Congressmen were not initially receptive, but scientists and industrialists joined Stratton's efforts and motivated Congress to form the National Institute of Standards and Technology (NIST). They appointed Stratton as the founding director, and he served NIST for the next 21 years.

Congress established NIST as a non-regulatory agency in 1901. It is part of the United States Department of Commerce. NIST works to facilitate issues between the Federal Information Processing Standards (FIPS) and the Federal Information Security Management Act (FISMA). Think of NIST as being the oldest physical science lab in the country.

Board Directors Concerned over Threats of Cyberattacks

Board directors across the globe are increasingly discussing ways to protect their computer systems from hackers. Many of them know that they need to do more than leave the corporation's protection up to the IT department. IT departments employ a separate cadre of expert employees because of the complex, technical nature of data. The complexity of computer systems makes it difficult for board directors to understand exactly what the IT departments are doing, making it nearly impossible for board directors to effectively oversee cybersecurity. Yet, board directors recognize that they are on the hook for whatever does (or doesn't) happen in the IT department.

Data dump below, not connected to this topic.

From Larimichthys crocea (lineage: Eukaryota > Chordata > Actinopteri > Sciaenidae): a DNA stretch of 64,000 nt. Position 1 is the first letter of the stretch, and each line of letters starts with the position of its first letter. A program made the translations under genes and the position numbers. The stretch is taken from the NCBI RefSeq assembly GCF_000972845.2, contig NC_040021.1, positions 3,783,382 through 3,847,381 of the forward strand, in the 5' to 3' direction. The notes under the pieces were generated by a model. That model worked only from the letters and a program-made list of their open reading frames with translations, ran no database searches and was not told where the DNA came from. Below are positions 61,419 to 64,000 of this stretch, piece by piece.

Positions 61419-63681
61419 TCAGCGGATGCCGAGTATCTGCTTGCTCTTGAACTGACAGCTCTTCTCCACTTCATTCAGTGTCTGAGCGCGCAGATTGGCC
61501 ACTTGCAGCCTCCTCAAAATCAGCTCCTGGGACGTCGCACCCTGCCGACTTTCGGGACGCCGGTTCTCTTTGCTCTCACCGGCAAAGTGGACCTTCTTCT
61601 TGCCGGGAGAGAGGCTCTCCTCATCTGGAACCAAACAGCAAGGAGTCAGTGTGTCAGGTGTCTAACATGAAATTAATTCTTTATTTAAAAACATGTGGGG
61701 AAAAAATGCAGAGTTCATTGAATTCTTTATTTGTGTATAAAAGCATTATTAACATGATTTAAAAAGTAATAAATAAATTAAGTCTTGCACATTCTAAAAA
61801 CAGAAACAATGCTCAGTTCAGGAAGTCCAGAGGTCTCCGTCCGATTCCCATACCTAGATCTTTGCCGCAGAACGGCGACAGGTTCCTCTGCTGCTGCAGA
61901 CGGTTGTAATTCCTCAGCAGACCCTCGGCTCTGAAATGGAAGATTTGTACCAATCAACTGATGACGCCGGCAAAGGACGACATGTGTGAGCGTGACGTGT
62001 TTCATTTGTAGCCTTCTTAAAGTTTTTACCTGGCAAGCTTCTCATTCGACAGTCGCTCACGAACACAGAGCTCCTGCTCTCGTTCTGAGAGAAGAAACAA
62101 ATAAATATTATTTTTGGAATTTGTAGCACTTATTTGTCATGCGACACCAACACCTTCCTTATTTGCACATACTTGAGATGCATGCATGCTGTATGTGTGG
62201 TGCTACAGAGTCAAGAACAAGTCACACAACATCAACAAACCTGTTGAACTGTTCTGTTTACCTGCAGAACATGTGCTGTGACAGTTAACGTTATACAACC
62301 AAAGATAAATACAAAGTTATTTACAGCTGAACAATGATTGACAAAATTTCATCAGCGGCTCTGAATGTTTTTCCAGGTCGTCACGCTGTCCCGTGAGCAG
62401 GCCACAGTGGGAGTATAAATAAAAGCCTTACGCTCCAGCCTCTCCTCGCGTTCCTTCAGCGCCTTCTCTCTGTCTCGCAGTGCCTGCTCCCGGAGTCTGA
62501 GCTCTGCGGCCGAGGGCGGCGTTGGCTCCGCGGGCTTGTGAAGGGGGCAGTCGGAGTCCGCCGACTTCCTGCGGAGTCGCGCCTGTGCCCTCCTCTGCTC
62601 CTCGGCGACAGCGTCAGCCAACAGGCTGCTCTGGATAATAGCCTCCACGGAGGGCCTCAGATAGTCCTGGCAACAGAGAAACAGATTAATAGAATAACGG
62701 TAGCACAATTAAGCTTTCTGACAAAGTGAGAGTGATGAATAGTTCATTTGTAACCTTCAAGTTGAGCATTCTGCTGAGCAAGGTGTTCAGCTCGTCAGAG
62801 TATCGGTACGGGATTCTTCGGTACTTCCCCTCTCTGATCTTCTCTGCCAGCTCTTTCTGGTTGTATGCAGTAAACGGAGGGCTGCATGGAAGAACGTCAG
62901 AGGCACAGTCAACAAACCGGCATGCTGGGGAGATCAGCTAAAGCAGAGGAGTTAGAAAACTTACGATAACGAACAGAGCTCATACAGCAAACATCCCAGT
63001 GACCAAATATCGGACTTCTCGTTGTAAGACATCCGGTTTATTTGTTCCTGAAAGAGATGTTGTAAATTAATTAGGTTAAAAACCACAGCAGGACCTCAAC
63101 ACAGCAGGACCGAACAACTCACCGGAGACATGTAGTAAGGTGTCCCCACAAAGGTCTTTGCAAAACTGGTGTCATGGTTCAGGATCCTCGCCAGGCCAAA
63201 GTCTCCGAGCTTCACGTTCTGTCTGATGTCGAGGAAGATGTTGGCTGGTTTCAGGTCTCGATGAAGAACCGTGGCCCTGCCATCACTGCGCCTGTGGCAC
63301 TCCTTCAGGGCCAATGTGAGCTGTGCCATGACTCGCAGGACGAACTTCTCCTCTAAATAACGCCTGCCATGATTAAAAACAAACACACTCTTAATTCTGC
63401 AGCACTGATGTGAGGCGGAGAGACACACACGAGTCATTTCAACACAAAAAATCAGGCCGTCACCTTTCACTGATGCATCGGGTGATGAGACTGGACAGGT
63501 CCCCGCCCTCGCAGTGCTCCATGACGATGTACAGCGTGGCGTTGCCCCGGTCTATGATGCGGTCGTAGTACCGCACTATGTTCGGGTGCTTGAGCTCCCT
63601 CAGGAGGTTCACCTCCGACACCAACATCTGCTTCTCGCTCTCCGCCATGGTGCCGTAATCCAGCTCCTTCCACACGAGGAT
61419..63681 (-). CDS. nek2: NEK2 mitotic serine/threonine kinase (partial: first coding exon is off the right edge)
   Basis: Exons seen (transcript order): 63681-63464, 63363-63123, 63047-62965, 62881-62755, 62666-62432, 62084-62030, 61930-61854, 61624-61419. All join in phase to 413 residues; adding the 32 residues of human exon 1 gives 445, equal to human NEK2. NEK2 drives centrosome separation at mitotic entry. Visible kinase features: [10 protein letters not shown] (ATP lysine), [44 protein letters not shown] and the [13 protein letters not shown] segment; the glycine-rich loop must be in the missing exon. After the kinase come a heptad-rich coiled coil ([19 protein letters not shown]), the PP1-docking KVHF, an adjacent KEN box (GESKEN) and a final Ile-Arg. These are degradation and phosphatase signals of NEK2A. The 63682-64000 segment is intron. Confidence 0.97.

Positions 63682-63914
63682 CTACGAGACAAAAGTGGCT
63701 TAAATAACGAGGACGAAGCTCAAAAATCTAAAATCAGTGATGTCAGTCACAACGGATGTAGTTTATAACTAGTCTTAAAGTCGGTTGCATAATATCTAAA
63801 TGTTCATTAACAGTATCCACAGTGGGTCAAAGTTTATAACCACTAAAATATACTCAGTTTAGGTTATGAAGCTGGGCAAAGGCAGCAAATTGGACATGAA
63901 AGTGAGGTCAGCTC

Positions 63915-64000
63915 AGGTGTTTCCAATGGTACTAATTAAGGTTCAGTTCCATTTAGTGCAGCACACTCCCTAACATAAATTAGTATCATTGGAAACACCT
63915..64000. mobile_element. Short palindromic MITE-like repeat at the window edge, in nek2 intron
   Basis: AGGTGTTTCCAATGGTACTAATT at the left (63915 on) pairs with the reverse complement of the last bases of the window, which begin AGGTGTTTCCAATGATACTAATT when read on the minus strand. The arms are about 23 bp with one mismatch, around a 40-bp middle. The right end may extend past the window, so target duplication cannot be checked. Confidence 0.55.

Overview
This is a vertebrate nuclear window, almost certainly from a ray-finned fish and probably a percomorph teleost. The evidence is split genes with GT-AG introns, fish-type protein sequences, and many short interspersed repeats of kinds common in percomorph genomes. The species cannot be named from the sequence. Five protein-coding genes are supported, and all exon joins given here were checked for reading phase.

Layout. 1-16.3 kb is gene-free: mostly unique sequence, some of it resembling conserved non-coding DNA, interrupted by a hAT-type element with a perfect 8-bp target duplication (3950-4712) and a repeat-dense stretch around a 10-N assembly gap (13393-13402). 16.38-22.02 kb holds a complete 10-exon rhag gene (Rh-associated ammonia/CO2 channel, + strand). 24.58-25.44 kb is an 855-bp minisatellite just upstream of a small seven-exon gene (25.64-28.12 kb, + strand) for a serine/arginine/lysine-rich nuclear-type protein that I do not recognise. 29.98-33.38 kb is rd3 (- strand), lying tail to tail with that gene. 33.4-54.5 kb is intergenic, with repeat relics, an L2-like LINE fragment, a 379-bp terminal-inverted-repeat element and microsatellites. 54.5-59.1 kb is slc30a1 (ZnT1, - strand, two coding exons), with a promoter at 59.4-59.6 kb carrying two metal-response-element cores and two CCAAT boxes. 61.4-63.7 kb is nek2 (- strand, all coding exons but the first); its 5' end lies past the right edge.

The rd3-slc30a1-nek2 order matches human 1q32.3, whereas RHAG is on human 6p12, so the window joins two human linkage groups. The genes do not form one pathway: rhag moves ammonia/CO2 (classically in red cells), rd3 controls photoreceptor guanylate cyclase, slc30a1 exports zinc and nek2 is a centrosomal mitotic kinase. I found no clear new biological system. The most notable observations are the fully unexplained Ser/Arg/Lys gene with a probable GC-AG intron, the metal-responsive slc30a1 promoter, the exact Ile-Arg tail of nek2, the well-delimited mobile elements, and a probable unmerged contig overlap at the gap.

For example, there was a recent ransomware virus that attacked Russia's biggest oil company, Ukrainian banks and several multinational firms. How did it happen?

A flaw in Microsoft's Windows program after a security update let the virus in. The virus encrypted hard drives and overwrote files. The attacker then demanded $300 per target, payable through bitcoin payments, to restore the users' access to their computers. Unfortunately, about 30 people fell victim to the scam.